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Collie    1,100

Ok - so i think we can hear your anxiety coming through.

I really think you need to go get some professional help, initially by yourself and then with your husband.  You guys need to make this decision together or there is a very good chance that the relationship won't survive.

Just on the resentment issue, if you end up going by yourself and having the child in the UK, not only will your husband resent you, your chld may end up resenting you if he/she grows up without their Dad in their life.

I'm sorry if this sounds harsh but it is the reality.  Unfortunately, I have some experience in a similar (if not the same) situation and have come across cases where the child turns completely against 1 parent in similar circumstances.

So, I'll leave it as - talk to your GP and ask for a referral for a Mental Health Plan.  This will get you some professional counselling funded by Medicare and you can plan how either work through the issues or have that conversation with your husband.

BTW - the baby will become a child will become an adult and will very much care if they grow up in one country while their other parent is in another - that is the worst case scenario.  I really hope you guys can work through it and come to an agreed decision that works for you both.  Whether that is to move to the UK or find a way to make Australia feel more like home for you.

Like I said - Good luck and please go talk to your GP as the anxiety and worrying is not good for the baby.

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Quoll    3,270

Thought I had started a post but obviously it disappeared into the ether. Realistically why would your needs trump his at the moment - you're pregnant, you need to be on top of your game. Being anxious and depressed is not good for you or baby. And honestly, he knew you were British he had to expect that some time in your life you might want to return to your roots.

Resentment is never far from the surface in mixed marriages and it only takes a tiny extra hormone to fan the flames.

At the moment he is most likely the one to be able to cope with not getting what he wants. Down the track, who knows, it might be you who has the strength that he lacks for whatever reason. I think a preparedness from you to consider flexibility down the track would go some way to helping.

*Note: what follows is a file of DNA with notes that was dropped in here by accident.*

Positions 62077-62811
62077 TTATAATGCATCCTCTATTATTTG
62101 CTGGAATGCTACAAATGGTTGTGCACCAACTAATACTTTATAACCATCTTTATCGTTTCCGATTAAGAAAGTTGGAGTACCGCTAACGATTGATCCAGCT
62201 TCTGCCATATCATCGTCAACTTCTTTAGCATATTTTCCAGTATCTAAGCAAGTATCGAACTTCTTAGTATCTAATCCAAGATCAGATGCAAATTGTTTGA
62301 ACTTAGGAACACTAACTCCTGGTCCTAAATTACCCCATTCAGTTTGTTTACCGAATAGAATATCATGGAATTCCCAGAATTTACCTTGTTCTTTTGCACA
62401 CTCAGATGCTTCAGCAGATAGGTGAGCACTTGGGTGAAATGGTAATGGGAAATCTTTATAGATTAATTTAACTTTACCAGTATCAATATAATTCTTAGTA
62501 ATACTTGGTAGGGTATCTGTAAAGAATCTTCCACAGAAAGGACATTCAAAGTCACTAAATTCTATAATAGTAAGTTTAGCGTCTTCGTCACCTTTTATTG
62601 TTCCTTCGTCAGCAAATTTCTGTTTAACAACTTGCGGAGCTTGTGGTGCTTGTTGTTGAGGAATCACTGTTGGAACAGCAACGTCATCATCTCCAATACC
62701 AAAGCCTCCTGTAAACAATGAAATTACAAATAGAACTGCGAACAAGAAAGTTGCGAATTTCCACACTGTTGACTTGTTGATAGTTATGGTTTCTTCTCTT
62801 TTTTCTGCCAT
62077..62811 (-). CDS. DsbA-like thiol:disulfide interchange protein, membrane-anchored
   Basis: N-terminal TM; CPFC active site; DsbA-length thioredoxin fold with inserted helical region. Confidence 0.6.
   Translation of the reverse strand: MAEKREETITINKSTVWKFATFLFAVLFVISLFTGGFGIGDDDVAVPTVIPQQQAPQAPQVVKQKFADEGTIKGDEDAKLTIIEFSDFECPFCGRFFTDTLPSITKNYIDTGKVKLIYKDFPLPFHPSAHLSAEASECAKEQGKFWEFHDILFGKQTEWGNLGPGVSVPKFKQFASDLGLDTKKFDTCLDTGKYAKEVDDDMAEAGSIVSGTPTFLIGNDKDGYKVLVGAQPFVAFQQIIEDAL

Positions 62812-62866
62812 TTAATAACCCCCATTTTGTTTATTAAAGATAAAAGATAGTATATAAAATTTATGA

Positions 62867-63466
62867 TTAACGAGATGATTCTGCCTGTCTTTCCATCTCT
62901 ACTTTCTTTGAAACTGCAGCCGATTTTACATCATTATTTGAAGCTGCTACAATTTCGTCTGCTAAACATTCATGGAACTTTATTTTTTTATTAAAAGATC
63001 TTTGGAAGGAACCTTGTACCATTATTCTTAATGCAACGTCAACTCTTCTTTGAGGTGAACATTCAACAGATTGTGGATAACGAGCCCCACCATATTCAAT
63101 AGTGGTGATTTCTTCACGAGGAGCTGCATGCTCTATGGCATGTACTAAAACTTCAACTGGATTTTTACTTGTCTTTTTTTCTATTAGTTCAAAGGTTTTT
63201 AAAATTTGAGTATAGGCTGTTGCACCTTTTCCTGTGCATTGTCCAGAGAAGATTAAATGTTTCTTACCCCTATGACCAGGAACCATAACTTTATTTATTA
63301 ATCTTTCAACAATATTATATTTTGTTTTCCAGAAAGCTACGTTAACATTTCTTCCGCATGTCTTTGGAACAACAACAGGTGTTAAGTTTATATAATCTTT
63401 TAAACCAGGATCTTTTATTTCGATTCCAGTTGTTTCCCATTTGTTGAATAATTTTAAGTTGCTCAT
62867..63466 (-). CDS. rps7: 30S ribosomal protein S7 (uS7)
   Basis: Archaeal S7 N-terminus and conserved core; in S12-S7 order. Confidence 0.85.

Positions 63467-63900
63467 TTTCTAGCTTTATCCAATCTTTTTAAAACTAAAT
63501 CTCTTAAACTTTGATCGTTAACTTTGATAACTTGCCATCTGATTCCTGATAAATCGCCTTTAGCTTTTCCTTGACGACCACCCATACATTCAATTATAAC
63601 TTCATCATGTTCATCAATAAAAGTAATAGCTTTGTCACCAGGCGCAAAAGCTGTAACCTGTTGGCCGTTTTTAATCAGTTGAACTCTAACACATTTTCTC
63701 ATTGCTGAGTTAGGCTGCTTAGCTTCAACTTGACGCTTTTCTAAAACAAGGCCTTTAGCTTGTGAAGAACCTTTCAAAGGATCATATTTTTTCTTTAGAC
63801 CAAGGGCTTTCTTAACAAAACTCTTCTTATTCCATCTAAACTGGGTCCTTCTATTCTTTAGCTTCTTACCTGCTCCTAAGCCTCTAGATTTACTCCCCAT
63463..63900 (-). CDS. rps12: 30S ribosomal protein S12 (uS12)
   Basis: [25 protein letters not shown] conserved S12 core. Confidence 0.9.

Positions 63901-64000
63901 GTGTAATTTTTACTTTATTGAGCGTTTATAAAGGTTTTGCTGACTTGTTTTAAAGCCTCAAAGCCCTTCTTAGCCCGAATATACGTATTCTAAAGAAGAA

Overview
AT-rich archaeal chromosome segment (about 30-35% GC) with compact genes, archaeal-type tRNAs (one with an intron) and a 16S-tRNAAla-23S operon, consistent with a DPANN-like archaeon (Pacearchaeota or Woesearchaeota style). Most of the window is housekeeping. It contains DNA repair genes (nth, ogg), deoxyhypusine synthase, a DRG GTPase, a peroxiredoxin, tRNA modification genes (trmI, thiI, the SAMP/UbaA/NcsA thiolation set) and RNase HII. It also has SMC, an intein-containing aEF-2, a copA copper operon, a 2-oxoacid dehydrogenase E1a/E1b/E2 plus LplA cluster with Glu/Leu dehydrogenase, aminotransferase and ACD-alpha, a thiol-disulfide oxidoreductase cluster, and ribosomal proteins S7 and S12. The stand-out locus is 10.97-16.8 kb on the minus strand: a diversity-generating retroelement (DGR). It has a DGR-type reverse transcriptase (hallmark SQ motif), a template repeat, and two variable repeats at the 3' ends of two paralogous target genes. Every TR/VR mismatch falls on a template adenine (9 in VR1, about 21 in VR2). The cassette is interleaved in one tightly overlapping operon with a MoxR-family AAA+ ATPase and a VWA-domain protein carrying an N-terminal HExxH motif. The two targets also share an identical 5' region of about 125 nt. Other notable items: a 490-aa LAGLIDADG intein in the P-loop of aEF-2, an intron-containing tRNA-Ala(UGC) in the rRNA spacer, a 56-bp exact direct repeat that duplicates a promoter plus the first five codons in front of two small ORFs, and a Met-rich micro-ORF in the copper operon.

You've got freedom to move in either direction which is a bonus many don't have - as a spouse you're always going to be let in and as a citizen by descent of U.K. Then everything is possible.

As the others have said, a real heart to heart is required and hopefully the two of you can agree. If there is no agreement then marriage guidance counseling. I'm not sure that going off to a GP for a mental health plan would be too productive- you're not being pathological, just responding to a situation which hasn't met your expectations and being an about to be mum you are actually being quite rational in protecting your baby. If you meet brick walls now then I would say you are screwed whichever way you look at it. But remember what you are feeling is not wrong, you are not bonkers!

You do need to put a time frame on this though you've about 10 weeks to safely make a move.

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Collie    1,100
1 hour ago, Quoll said:

I'm not sure that going off to a GP for a mental health plan would be too productive- you're not being pathological

Sorry Quoll - I completely disagree.  I agree that the name is offputting but a referral for a Mental Health Plan just gives you some sessions (6-10) with a trained counsellor funded by Medicare.  Looking after your mental health doesn't mean you are nuts, it means you are strong enough to ask for help to deal with something that is troubling her.  Don't let the label put you off.

The OP is dealing with anxiety and a professional is better placed to help her deal through the issues (whatever the outcome) than the untrained people on an internet forum (no disrespect to anybody). 

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ScottieGirl    858
4 hours ago, WaywardPom said:

Well this is it, why I'am battling with myself. I'am seriously unhappy but I don't want him to end up being unhappy either.

Ultimately it will have to boil down to who we think will cope the best. And I'am obviously not coping.

I'm sad and miserable and can't just relax and enjoy my pregnancy and looking forward to having a baby as I have this constant fear hanging over me that I may end up never being able to move back home if husband turns round and says no.

If you move back it will be stressful because big moves are, pregnant or not. Realistically it would take a month to move you and the dog then you could plausibly end up in a situation where your husband is still looking for work when bub arrives and you are still living with parents. I moved back in April for very different reasons but I am still living with family, not at all what I planned. 

I don't  know you so I am not going to advise one way or another. Having  a chat with a nurse or doctor at your practice, a female who has had children and understands the hormonal thing may help. Nothing as formal as a mental health plan just someone to talk to. They can advise you if you need further help,